Many adults have vague memories of sexual abuse by a trusted adult, such as a clergy member, teacher or coach. Others know they experienced this type of trauma but were unable to confide in a parent or trusted adult at the time of abuse. 

If these circumstances have affected your adult life, learn more about steps to take. 

Statute of limitations 

Most civil and criminal offenses carry a statute of limitations, which is the amount of time an injured person has to file a lawsuit. In 2019, New Jersey suspended the statute of limitations for survivors of sexual abuse. That means you can file a lawsuit against your abuser no matter how long ago the abuse occurred. Previously, these crimes were subject to just a two-year statute of limitations. 

This suspension will end soon. In 2021, the state will adopt a new seven-year statute of limitations for sexual abuse. An adult can file a lawsuit within seven years of realizing past sexual abuse or before he or she turns 55 (whichever is later). 

Claims against the Catholic Church 

The new statute of limitations law coincided with the opening of the victims compensation fund by the Catholic Church of New Jersey in 2019. You could file a claim under this fund in 2019 if your abuser was a member of the Catholic clergy. However, if you accepted a financial settlement from this fund, you must waive your right to file a lawsuit in court against the church. Newer funds of this kind, such as one by the New Jersey Independent Victim Compensation Program that ended in 2020, also may restrict your right to sue. It is important to seek legal advice before signing this type of settlement.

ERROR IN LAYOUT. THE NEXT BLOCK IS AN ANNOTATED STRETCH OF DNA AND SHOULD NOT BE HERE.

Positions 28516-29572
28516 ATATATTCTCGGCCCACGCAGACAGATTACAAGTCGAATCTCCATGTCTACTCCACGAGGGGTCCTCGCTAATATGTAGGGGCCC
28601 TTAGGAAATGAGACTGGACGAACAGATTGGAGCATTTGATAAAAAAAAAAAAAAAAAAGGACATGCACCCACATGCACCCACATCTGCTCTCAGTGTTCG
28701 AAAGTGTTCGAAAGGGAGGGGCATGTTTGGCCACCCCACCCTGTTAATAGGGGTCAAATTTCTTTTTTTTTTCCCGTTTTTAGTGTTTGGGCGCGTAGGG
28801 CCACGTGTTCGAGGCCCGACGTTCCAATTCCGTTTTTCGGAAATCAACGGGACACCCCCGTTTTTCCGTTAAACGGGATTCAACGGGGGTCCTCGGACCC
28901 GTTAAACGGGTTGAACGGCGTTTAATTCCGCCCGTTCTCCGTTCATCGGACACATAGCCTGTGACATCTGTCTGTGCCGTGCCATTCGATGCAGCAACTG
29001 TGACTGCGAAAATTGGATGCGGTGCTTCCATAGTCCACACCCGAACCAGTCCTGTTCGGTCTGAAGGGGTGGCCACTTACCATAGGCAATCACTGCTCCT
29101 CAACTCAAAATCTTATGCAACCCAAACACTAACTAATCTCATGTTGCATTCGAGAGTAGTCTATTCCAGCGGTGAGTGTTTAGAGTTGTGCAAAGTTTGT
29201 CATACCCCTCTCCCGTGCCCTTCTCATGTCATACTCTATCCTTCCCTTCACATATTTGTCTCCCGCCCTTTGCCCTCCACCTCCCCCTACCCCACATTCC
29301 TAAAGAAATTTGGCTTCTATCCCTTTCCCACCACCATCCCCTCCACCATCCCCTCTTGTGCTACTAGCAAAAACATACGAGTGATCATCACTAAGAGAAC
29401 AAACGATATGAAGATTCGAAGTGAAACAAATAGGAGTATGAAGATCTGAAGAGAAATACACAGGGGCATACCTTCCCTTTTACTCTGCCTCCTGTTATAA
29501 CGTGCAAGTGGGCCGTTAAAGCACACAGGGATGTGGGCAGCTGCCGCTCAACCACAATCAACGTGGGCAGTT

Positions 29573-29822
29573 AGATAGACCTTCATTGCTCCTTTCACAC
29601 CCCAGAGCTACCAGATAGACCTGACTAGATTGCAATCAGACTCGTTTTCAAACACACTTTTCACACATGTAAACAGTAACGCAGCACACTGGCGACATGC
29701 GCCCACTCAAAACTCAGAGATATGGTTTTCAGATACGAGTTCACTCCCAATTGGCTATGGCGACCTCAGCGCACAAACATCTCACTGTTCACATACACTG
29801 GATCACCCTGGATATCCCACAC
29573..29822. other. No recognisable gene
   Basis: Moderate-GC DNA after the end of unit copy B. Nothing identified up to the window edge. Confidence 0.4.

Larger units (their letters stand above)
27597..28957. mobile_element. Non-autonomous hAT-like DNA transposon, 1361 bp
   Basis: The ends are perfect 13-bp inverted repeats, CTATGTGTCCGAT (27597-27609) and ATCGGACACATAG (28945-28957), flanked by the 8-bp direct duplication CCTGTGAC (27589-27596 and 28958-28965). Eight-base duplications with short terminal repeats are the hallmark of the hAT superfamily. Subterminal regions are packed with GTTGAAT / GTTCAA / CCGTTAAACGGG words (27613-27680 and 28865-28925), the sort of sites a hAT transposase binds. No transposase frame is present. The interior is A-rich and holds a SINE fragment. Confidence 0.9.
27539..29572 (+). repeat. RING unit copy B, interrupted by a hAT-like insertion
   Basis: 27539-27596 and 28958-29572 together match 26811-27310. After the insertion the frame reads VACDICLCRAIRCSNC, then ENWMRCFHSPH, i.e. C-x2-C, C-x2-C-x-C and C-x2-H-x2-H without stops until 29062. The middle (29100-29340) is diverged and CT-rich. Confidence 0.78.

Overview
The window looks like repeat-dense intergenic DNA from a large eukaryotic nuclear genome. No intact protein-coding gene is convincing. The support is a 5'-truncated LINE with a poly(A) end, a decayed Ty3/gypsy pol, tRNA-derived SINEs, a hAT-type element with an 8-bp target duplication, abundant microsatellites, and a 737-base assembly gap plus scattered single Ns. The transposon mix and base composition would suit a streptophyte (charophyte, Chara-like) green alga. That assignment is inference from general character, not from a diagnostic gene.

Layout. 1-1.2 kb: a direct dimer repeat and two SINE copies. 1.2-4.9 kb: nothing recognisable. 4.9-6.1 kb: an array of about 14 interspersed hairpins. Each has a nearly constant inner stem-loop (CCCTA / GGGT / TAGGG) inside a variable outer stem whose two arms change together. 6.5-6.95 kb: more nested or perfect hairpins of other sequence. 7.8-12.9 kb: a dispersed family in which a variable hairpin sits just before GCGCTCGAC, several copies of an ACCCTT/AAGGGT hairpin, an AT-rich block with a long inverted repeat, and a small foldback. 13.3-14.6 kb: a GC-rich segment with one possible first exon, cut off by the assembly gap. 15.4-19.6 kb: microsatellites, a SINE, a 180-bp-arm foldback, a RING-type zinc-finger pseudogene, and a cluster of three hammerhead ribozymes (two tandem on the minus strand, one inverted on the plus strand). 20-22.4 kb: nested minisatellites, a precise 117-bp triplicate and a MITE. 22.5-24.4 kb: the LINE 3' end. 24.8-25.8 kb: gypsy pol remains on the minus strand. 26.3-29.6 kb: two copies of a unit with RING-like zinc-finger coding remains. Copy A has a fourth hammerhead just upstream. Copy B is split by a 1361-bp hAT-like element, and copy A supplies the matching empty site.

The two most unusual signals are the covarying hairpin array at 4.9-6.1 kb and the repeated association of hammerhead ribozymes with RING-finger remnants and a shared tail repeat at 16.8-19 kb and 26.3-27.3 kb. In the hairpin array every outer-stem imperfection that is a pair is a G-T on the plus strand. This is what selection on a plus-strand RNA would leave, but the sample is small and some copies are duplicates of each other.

Although it can be difficult to discuss childhood abuse, doing so often brings healing to victims. As investigations of these crimes continue in New Jersey, still more individuals will be able to pursue justice. 

Share This